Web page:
California was the first state to adopt the "no-fault divorce" concept. In California, a dissolution of marriage can be granted if the court finds that "irreconcilable differences" have caused an irrevocable breakdown of the marriage. In effect, this simply means that a married person who wants to end the marriage can do so, even if the other spouse wants to stay together.
If you have been married for less than five years, have no children, don't own real estate, and have relatively limited property and debts, you may qualify for a summary dissolution. This is a simpler process, which generally doesn't require an appearance before a judge. You and your spouse must agree on how you will divide your property and debts, the agreement must be filed with the divorce petition. Although you still have to wait six months before your divorce becomes final, you don't have to go through a lot of the procedures and appearances required for a regular divorce.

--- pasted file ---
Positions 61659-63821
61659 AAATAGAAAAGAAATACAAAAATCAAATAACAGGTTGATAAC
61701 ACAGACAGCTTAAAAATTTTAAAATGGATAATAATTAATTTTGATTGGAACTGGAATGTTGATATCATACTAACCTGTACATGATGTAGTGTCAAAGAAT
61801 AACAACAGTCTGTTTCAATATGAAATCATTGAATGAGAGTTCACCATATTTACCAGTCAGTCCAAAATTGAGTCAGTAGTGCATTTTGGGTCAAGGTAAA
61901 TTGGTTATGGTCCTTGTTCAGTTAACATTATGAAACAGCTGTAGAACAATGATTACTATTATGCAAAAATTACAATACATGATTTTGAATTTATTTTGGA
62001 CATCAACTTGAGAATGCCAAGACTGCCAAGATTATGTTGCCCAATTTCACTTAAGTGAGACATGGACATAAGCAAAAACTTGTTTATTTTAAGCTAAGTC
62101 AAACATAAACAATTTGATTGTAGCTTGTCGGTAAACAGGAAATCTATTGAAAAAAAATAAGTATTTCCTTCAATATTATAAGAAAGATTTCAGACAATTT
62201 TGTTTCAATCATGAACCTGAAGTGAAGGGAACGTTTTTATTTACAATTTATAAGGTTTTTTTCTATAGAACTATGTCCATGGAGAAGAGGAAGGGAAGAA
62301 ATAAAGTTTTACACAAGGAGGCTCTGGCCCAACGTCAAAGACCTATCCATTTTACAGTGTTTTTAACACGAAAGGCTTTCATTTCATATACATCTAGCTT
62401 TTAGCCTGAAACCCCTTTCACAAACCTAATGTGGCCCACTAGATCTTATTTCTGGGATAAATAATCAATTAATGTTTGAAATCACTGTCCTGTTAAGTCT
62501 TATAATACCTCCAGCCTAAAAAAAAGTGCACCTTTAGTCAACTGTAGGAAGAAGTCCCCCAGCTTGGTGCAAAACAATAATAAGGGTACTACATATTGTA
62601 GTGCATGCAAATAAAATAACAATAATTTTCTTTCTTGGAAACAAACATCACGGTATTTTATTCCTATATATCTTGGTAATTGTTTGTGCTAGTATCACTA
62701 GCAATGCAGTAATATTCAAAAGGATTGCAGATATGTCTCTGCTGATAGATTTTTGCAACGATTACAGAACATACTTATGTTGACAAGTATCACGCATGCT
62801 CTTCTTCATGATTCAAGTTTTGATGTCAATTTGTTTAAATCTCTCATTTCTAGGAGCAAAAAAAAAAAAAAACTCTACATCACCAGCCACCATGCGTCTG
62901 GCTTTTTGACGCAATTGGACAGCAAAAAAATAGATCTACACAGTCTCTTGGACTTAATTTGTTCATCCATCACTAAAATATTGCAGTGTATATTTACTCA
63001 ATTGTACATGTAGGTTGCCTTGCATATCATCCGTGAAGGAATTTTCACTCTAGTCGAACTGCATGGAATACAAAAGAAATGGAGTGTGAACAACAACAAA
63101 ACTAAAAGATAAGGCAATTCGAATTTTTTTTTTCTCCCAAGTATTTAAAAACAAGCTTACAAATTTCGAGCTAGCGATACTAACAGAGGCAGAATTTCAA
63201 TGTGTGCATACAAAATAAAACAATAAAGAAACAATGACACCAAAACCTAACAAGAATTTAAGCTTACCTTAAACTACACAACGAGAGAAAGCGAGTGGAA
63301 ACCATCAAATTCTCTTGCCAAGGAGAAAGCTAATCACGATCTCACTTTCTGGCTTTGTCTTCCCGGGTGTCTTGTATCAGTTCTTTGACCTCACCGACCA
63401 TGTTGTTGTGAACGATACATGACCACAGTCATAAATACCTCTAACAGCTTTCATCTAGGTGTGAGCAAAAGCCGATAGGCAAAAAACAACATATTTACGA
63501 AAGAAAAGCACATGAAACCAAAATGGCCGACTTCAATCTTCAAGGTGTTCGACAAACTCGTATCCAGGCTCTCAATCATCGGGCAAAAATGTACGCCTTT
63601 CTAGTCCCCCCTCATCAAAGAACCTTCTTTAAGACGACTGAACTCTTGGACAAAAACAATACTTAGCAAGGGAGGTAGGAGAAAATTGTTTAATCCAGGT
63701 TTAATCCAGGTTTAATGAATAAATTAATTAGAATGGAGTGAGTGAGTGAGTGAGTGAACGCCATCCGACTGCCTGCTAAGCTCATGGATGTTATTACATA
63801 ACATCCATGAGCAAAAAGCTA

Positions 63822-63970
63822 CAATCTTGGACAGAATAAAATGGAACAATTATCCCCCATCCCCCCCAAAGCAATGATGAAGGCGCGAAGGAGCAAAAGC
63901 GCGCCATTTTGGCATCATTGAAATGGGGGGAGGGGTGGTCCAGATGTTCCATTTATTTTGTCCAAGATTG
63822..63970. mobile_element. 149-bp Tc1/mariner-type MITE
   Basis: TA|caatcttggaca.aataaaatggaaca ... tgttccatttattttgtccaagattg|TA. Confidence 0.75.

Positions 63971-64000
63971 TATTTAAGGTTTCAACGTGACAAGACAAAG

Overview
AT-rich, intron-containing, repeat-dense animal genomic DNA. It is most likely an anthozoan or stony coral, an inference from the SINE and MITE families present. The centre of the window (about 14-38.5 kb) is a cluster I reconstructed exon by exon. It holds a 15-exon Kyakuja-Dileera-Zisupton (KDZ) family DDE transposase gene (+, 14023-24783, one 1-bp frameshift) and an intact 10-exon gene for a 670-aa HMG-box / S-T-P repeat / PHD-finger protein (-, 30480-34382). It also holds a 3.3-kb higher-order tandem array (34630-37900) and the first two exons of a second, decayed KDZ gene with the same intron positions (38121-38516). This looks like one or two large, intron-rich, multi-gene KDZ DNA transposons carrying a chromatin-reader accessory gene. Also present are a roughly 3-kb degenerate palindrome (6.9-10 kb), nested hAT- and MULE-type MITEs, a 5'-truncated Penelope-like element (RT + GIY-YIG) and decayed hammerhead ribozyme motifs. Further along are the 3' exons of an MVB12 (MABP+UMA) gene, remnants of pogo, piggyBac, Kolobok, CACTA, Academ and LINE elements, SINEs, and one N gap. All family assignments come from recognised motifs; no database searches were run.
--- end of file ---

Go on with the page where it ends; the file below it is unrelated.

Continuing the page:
If you don't qualify for a summary dissolution, a typical dissolution of marriage requires one spouse to file the divorce petition and serve the legal document to the other spouse. The responding spouse must file response according to California Civil Procedure. The process is similar to a litigation. The spouses will engage in discovery and discuss all terms regarding property division, custody of children, and/or alimony and child support. If the spouses agree on all terms, then they will sign Marital Settlement Agreement, if not, a trial will take place.
Divorce is an exhausting procedure, and it is sometimes not very amicable. In order to eliminate some of the dispute, especially with property divisions, in divorce proceeding, we often help our clients draft prenuptial agreements. We will formulate each agreement based on clients’ specific needs, and help our client achieve their specific goals and protect their assets, property and legal rights.